Supervision power. Turning to the second factor, the court concluded that “[t]he Director exercises a broad policy-direction and supervisory authority over the APJs.” In reaching this conclusion, the panel noted the Director’s ability to (i) issue regulations and policy directives concerning inter partes review, (ii) designate decisions as precedential; (iii) institute inter partes review; (iv) designate the panel of judges who decides each IPR; and (v) control APJs’ pay.

Removal power. Finally, the court held that APJs were subject to the removal restrictions set forth in 5 U.S.C. § 7513(a), which provides for removal of federal employees “only for such cause as will promote the efficiency of the service” and only upon written notice of the specific reasons for removal (with the employee having the right of appeal the removal to the Merit Systems Protection Board). These removal restrictions, combined with the APJs’ ability to render final decisions that are not subject to the Director’s review, convinced the court that APJs are principal officers that must be appointed by the President with the advice and consent of the Senate.

The remedy

The court endeavored to find a narrow “remedial approach” that would allow it to “sever any problematic portions [of the statute] while leaving the remainder intact.” After considering and rejecting two of the government’s proposed remedies, the panel determined to sever and invalidate Title 5’s removal restrictions, set forth in 35 U.S.C. § 3(c), as applied to APJs. The result is that the Secretary can now remove APJs without cause. Stripping APJs of these removal protections, the court held, rendered them inferior as opposed to principal officers.

The court then vacated and remanded the PTAB’s decision without reaching the merits. On remand, the court held, “a new panel of APJs must be designated and a new hearing granted.” The court emphasized that there was “no constitutional infirmity in the institution decision” because the Director had statutory authority to institute the IPR under 35 U.S.C. § 314. Importantly, the court left to the PTAB’s discretion whether to allow additional briefing or reopen the record on remand.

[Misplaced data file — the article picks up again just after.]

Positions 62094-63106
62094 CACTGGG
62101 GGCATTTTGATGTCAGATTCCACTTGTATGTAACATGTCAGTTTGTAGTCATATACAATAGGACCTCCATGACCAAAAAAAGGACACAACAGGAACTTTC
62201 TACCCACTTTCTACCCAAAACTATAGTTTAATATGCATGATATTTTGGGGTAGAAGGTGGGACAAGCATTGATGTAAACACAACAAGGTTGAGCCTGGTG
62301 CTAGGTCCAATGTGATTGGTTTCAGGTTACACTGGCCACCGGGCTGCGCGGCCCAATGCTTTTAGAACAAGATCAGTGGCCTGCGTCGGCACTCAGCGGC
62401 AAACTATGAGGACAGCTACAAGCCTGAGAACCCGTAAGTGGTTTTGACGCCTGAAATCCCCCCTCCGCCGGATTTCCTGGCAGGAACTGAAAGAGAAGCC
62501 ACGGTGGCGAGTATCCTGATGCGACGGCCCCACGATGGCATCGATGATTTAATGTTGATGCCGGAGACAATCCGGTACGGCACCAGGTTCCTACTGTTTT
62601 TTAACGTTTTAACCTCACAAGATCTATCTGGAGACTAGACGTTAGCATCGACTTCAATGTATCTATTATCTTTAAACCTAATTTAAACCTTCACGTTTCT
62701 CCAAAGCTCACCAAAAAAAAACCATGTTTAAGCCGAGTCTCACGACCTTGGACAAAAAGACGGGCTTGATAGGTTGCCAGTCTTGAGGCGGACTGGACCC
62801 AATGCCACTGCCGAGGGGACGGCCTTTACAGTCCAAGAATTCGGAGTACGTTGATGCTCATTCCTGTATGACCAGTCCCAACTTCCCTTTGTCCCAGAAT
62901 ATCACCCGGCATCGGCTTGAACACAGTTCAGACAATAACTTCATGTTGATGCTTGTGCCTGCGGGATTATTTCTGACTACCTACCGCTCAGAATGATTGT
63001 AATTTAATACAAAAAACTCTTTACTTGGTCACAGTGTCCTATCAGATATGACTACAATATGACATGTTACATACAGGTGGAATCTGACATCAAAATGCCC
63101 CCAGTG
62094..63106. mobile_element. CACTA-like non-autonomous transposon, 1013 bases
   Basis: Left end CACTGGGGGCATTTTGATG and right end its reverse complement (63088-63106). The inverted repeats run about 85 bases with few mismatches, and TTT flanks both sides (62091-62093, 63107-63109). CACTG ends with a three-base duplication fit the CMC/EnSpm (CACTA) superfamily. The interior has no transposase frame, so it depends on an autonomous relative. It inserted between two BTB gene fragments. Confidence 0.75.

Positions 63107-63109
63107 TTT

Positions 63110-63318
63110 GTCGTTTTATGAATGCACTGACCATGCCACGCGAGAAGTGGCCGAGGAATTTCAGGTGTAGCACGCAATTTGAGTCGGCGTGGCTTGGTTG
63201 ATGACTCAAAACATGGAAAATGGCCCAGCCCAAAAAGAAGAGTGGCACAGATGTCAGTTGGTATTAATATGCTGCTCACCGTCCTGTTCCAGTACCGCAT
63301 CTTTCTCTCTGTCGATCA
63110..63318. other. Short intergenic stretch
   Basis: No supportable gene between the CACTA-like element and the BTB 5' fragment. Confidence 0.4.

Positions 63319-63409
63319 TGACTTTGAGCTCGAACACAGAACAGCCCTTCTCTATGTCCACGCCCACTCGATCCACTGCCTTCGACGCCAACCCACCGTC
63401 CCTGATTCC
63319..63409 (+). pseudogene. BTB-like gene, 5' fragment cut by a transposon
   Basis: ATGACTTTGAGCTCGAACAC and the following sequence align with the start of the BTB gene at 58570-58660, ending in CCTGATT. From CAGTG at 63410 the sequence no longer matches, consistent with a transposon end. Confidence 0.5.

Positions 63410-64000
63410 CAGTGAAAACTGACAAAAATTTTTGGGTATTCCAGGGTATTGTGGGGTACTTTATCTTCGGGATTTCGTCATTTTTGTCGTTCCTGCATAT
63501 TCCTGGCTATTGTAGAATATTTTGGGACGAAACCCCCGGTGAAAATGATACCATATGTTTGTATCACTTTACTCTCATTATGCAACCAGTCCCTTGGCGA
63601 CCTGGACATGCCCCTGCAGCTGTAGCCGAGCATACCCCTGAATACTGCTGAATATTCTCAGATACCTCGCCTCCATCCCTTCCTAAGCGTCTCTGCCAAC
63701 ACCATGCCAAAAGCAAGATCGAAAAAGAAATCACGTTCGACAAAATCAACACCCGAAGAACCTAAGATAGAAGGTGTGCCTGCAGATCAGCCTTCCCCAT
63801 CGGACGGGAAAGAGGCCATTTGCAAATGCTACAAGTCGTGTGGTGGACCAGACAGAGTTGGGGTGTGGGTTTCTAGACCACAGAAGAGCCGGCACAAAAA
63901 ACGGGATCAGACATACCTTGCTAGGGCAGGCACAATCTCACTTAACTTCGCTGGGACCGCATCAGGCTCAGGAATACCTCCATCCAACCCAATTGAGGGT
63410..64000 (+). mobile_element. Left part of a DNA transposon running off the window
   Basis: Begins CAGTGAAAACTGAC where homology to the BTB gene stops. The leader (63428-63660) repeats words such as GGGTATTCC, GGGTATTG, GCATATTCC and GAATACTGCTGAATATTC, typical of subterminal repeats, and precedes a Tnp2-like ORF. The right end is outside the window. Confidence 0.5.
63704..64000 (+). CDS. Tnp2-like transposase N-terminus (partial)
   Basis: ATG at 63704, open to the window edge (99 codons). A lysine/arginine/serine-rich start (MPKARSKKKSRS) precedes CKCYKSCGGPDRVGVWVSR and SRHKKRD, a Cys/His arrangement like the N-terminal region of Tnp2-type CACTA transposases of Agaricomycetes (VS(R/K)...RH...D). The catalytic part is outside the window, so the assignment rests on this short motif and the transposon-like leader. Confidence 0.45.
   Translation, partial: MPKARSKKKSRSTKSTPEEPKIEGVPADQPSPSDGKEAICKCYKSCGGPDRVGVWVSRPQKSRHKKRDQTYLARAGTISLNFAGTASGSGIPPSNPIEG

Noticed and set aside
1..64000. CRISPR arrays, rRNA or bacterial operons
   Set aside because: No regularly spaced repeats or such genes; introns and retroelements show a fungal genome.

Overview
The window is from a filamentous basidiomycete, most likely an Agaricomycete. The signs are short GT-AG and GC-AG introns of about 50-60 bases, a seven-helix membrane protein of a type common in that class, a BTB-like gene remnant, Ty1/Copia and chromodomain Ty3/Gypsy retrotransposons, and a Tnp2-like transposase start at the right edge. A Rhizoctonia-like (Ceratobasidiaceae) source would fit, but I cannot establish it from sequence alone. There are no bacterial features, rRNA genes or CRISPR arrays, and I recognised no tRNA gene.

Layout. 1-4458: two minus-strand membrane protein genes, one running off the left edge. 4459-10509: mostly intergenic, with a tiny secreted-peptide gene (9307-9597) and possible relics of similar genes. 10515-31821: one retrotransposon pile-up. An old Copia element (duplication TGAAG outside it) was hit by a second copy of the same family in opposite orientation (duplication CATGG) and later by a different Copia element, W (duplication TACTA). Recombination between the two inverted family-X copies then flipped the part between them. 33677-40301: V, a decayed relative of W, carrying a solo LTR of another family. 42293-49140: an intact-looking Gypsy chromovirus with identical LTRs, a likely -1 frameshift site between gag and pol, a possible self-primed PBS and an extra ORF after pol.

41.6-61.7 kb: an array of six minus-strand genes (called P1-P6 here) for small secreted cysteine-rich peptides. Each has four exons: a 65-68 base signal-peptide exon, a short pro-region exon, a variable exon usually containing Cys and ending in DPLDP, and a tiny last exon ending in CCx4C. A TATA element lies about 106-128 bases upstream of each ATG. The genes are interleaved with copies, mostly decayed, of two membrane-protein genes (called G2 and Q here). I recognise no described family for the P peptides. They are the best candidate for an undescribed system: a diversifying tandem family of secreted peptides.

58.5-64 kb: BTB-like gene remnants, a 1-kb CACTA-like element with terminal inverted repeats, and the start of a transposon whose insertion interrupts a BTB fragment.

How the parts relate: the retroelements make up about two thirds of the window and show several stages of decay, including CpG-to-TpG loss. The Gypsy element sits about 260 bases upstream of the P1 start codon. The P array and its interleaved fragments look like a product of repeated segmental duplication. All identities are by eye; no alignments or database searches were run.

Implications of the decision

1. Cases currently on appeal to the Federal Circuit: The panel opinion states that “the impact of this case [is] limited to those cases where final written decisions were issued and where litigants present an Appointments Clause challenge on appeal.” This language suggests that litigants in PTAB appeals who have already raised Appointments Clause challenges may rely on this decision to obtain a remand for re-adjudication by a new, constitutionally appointed panel of APJs. The decision does not indicate how appeals in which Appointments Clause challenges have not already been raised will be treated from a waiver standpoint. If you have a pending appeal, we recommend that you consult with appellate counsel to evaluate your options.

In the coming weeks, we expect the Patent Office to offer guidance concerning its plans for constituting panels and for adjudicating the remanded cases. The panel opinion made it clear, however, that it saw “no error in the new panel proceeding on the existing written record but le[ft] to the Board’s sound discretion whether it should allow additional briefing or reopen the record in any individual case.”

2. Cases pending before the PTAB: The impact of Arthrex on post-grant proceedings that are currently pending is less clear. The panel’s holding does not appear to affect the validity of any previously issued institution decisions, but the impact on pending proceedings remains to be seen. We expect guidance from the Patent Office on this important issue soon. In the meantime, we recommend that you consult with PTAB counsel to evaluate your options.

Finally, it is important to note that the panel opinion may not be the last word on this issue. Given the importance and the far-reaching impact of the decision, the Federal Circuit may decide to hear the case en banc, and the government (or Smith & Nephew, the appellee) may petition for certiorari in the Supreme Court. We will continue to closely monitor these issues as they develop.